Sunday, February 25, 2007
DOJ reports here on a plea in an antitrust bid-rigging case related to U.S. Navy contracts. The press release states that the two Pennsylvania executives had agreed to "pay a criminal fine of $10,000 each and to serve up to six months in jail for their participation in a conspiracy to rig bids for Department of Defense (DOD) contracts for metal sling hoist assemblies, which are used to transport bombs and other munitions." The plea anticipates cooperation.
Professor J. Kelly Strader - Guest Blogging - KPMG - Part II
KPMG has already produced several extraordinary decision, with more likely ahead. In something of a nuclear explosion for the government, last June, Judge Kaplan, who is presiding over the case, found that KPMG had threatened to withhold payment of attorneys’ fees if its employees failed to cooperate in the investigation. The court also found that KPMG acted under government pressure, in accordance with Department of Justice policies set forth in the Thompson Memorandum. ("Stein I," discussed here, here, here, here and here. (For a discussion of the Thompson Memorandum policies and the subsequent McNulty Memorandum, see here, here, here, here, and here). The court held that KPMG, as a government agent, had violated the defendant employees’ Sixth Amendment right to counsel and right to substantive due process. The court urged the defendants to pursue a civil action against KPMG for the fees, and exercised ancillary jurisdiction over that action. Because this decision did not directly affect the government’s interests, it was not appealable by the prosecution.
Certainly, the Thompson and McNulty memos raise serious issues of fairness. As to Stein I’s Sixth Amendment holding, though, it is difficult to reconcile with the Supreme Court’s decisions in Caplin & Drysdale and Monsanto that a criminal defendant has a Sixth Amendment right to a court-appointed attorney only, not the right to an attorney of choice. (In those cases, the government had sought forfeiture of funds needed to pay attorneys’ fees.) Those cases were decide by bare majorities, and may be based upon questionable logic, but they are still good law. Judge Kaplan’s decision in reality invokes Justice Blackmun’s comment in dissent that "it is unseemly and unjust for the government to beggar those it prosecutes in order to disable their defense at trial."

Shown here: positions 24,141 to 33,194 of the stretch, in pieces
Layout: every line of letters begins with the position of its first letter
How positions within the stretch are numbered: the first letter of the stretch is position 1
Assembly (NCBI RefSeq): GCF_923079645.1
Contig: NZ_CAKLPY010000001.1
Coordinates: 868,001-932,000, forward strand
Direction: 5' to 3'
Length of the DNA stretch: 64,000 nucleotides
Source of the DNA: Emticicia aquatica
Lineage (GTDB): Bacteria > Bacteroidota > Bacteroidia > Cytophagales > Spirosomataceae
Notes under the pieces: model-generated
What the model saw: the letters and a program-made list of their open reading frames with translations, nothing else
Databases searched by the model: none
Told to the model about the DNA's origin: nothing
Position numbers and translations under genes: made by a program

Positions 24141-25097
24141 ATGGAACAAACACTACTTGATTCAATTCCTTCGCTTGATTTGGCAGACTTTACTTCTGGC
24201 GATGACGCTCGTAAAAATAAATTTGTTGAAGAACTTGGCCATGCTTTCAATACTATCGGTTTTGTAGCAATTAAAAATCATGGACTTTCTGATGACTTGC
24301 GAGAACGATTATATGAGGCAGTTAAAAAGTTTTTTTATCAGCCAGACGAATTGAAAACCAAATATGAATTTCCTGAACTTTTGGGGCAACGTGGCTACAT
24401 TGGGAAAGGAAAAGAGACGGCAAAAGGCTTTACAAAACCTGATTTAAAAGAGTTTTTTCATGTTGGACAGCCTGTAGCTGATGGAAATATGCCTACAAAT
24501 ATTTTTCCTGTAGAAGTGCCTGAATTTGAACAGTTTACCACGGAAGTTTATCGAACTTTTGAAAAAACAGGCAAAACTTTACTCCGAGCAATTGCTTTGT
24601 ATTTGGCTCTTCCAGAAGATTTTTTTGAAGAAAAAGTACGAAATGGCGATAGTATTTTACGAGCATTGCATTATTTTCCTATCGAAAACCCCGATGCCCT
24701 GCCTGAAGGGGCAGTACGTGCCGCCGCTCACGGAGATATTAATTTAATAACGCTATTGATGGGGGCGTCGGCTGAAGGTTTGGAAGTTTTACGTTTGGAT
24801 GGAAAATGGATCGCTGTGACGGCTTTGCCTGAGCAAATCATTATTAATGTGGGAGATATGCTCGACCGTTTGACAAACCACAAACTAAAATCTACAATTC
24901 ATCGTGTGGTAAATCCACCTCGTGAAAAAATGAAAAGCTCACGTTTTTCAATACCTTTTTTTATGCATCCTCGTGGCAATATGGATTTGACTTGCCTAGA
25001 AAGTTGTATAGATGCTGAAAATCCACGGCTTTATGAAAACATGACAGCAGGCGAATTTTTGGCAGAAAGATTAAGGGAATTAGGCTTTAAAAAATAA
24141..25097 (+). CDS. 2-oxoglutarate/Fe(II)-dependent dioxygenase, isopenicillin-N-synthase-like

KPMG has appealed the district court’s exercise of ancillary jurisdiction over the fee dispute, arguing that the district court did not have subject matter jurisdiction and that the claims should be arbitrated. In just one example of the strangeness of this case, Judge Kaplan filed an "amicus brief" (brief here) with the Second Circuit in support of his original decision. The appeal is pending. (Next time: coerced Fifth Amendment waivers.)
We noted here, here, here, and here on the recent exodus of USAs throughout the country. The Washington Post reports here on yet another. Is this getting a little out of hand? Is there some correlation here that warrants review? The bio page of the latest individual leaving the office, Margaret Chiara,here is most impressive.